top of page

Alcohol's Warning Label is Outdated: Here's Why It Matters

Wooden shelf with alcohol bottles and wine glasses

Warning labels. They’re on everything from TV ads for prescriptions to packs of cigarettes and our food and household items. They serve as our silent gatekeepers, guiding us through the potential dangers that lurk within the products we consume. But have you ever stopped to consider just how much these labels influence your decisions?

Consider alcohol – a substance that has managed to weave itself into the very fabric of our societies over the centuries. Its current warning label cautions against drinking during pregnancy or operating heavy machinery, and offers a vague hint at potential “health problems”. But is this really sufficient to enable you to make an informed decision?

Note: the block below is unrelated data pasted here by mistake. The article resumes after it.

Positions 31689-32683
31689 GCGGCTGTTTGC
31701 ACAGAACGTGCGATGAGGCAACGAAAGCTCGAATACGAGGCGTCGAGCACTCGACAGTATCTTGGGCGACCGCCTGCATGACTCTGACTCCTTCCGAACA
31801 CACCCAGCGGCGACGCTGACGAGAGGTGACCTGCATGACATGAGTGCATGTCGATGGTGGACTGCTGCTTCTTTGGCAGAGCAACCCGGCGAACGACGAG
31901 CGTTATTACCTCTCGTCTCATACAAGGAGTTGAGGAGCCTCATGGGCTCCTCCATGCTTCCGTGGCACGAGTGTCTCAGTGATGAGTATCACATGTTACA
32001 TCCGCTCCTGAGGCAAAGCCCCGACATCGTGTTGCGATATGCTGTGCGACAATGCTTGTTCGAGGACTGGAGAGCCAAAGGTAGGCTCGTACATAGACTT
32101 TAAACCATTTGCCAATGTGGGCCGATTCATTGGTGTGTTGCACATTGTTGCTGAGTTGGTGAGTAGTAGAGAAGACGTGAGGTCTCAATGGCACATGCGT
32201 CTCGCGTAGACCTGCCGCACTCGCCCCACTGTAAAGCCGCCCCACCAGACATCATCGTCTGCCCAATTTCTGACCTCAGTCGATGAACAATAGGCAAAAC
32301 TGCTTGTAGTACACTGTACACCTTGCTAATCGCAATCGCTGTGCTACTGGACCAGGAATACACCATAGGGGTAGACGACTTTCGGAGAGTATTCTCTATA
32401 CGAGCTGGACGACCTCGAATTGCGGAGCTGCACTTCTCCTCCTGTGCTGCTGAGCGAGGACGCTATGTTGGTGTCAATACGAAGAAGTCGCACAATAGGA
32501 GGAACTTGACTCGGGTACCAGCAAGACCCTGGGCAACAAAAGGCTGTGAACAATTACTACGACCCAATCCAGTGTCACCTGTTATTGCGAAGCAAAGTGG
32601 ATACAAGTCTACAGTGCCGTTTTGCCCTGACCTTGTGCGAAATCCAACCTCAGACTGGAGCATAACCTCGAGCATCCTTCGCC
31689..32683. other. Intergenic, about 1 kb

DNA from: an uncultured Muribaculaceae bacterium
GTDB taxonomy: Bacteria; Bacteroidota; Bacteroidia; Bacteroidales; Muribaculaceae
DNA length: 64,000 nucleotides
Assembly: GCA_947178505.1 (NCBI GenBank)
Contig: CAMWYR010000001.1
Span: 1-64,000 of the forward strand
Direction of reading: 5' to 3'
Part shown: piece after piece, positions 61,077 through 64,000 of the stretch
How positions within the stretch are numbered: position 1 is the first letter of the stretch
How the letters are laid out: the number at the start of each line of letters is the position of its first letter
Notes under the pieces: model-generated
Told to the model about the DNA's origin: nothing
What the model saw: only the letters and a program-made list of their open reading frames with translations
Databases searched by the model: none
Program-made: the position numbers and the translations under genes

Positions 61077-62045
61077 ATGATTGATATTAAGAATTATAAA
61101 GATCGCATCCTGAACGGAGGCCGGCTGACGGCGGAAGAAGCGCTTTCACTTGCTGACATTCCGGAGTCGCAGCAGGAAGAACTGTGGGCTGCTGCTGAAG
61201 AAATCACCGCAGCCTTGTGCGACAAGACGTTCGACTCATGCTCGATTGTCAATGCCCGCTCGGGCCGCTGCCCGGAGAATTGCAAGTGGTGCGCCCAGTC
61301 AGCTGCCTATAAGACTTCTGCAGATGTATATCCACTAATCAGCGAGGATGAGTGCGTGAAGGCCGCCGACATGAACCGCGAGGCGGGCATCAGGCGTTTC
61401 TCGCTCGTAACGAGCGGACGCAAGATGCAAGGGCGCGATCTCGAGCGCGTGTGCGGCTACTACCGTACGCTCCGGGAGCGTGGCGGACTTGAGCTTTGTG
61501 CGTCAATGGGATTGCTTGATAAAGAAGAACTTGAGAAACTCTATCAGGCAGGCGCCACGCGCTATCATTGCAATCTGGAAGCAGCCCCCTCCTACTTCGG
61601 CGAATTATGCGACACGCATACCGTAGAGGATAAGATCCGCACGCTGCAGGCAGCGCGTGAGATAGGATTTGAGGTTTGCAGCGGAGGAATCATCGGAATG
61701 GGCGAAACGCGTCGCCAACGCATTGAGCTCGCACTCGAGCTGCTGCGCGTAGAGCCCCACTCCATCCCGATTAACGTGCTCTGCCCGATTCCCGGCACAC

Danger! Danger Will Robinson!

There are many regulations that require products to make certain disclosures. For prescription drugs, it’s that long terrifying list of symptoms (sometimes including death!) that could occur with this medication. There are also warnings about choking hazards, flammability, and hazardous substances on a wide variety of everyday products. And cigarettes have had warning labels since 1969, and the FDA is now working to expand the warnings to include lesser-known but still serious health risks.

Somewhat newer to the scene, chain restaurants must now disclose the calorie counts. This is not a warning per se but is still meant to inform the consumer about the true nature of the product. We may already intuitively know that a cheeseburger and fries is unlikely to be the healthiest item on the menu, but disclosures like calorie counts open our eyes to things we were perhaps wholly unaware of. Take the Barbecue Ranch Chicken Salad at Cheesecake Factory for example. It’s a salad right- lettuce, tomatoes, corn, black beans, grilled chicken; a nice healthy option.

Except it clocks in at nearly 2,000 calories! And yes, Cheesecake Factory portions are insane, but that’s true for all of their dishes. You could literally order their mac & cheese burger–a burger covered in fried mac and cheese balls and topped with cheese sauce–with a side of fries, for about the same number of calories.